Haga Palace in 2008.
Haga Palace in 2008.

Coordinates: 59°21′49″N 18°02′22″E / 59.36361°N 18.03944°E / 59.36361; 18.03944

Haga Palace (Swedish: Haga slott), formerly known as the Queen's Pavilion (Swedish: Drottningens paviljong), is located in the Haga Park, Solna Municipality in Metropolitan Stockholm, Sweden. The palace, built between 1802 – 1805, was modelled after ballet-master Gallodiers Italian villa in Drottningholm by architect Carl Christoffer Gjörwell on appointment by King Gustaf IV Adolf for the royal children. It has been the home or summerhouse for several members of the Swedish royal family – most notably it was the birthplace of the present King – until 1966 when King Gustaf VI Adolf transferred its disposal to the government and it was turned into a guesthouse for distinguished foreign official visitors. In 2009, it was announced by Prime Minister Fredrik Reinfeldt that the rights of disposal to the palace would be transferred back to the royal court to be used by Victoria, Crown Princess of Sweden, and her husband, Prince Daniel, Duke of Västergötland, as a wedding gift in 2010. They moved into Haga Palace after their wedding on 19 June that year.


When King Gustaf III was killed in 1792 the work on his grandiose castle at Brunnsviken was cancelled and his son and successor King Gustav IV Adolf instead started building a more modest palace. The King turned to relatively young architect Carl Christoffer Gjörwell with the aim to build a modern house in Italian villa style. Gjörwell had been employed at Haga since 1788 and had studied for Louis Jean Desprez both at the erection of the royal pavilion and with the incomplete castle in Brunnsviken. He was also the architect behind the Echo Temple. He modelled it after ballet-master Gallidiers Italian villa at Drottningholm which Gjörwell had design himself. The foundation was laid-out in May 1802 and already before the end of the year the building was under roof. Building contractor was Herman Edberg who, aside from having skilled craftsmen as bricklayers and carpenters also had a group of infantrymen from Södermanlands regemente at his disposal. In December 1803 The King was informed that the stands were removed and the marble columns were raised. The columns were originally from Finland and had been brought to Poland during the reign of King Sigismund. They were taken back to Sweden by King Gustaf II Adolf and used by Nicodemus Tessin the Younger in the building of the German Church in Karlskrona. When the Church was rebuilt after a massive fire in 1790 14 columns were left available for future use. The floor was made out of oak from Fredrikhovs Castle and the stone was originally intended for King Gustav III:s never completed castle at Brunnsviken. The whole interior was finished at the end of 1805.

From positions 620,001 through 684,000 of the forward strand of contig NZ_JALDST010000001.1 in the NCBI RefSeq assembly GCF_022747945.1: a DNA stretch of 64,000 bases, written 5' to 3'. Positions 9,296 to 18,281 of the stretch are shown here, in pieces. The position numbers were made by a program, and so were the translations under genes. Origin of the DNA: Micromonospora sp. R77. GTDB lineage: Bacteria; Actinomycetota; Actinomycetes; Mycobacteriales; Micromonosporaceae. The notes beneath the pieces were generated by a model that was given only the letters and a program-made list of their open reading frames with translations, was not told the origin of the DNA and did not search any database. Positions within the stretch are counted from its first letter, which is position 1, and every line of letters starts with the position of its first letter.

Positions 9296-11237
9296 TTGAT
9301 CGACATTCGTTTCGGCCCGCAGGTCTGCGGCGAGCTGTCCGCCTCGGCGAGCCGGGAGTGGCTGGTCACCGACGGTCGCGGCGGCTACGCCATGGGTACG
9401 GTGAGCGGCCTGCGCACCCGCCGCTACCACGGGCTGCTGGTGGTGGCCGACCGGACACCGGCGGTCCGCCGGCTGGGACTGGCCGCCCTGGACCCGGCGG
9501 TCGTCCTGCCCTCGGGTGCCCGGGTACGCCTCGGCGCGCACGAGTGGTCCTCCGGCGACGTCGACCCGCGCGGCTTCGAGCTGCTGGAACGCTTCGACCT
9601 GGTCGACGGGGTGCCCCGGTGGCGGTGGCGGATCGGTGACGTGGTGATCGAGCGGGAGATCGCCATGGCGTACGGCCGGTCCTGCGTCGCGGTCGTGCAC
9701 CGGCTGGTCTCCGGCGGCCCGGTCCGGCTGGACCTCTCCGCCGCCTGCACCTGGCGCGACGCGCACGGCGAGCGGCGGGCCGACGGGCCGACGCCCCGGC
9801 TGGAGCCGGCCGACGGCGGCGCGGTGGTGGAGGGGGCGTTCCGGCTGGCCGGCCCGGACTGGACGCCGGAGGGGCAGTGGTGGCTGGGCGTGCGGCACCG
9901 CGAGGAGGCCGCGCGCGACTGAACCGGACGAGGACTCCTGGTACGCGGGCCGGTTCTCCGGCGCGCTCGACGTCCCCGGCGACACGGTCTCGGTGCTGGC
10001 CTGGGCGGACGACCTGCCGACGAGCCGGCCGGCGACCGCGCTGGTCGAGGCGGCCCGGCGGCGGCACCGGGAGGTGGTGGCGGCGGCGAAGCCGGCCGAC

Floor plan for Haga Palace from the first half of the nineteenth-century.
Floor plan for Haga Palace from the first half of the nineteenth-century.

From the 1820s the palace was used as a summer house for Crown Prince Oscar and his consort Josephine. In the 1860 the palace was renovated for King Oscar I's youngest son Prince August and his wife Princess Therese. The Princess lived at Haga Palace until her demise in 1914 and she put her touch to the Palace during her 54-year-long dwelling.

After the death of Therese the palace was put into disuse by the members of the Royal Family until the newly wedded couple Hereditary Prince Gustaf Adolf and Princess Sibylla relocated there in 1932 after some thorough renovation had been conducted. The Princesses Margaretha, Birgitta, Desiree and Christina and Prince Carl Gustaf, Sweden's present King, were all born there. In the wake of the sudden death of the Hereditary Prince in an KLM DC-3 airplane crash at Copenhagen Airport on January 26, 1947, the widowed mother and her children ended their full-time residency at the palace.

King Gustaf VI Adolf relinquished the royal disposal rights to the Palace and released it to be used by the Government in 1966 as an official residence for distinguished foreign guests of the Government to Sweden, although it would turn out to be rather sparsely used for that purpose.

On April 23, 2009, Prime Minister Reinfeldt announced that the disposal rights to Haga Palace will be transferred back to the Royal Court as a wedding gift from the government in light of Crown Princess Victoria's approved marriage to Daniel Westling in June 2010. The couple moved in on November 15, 2010.

See also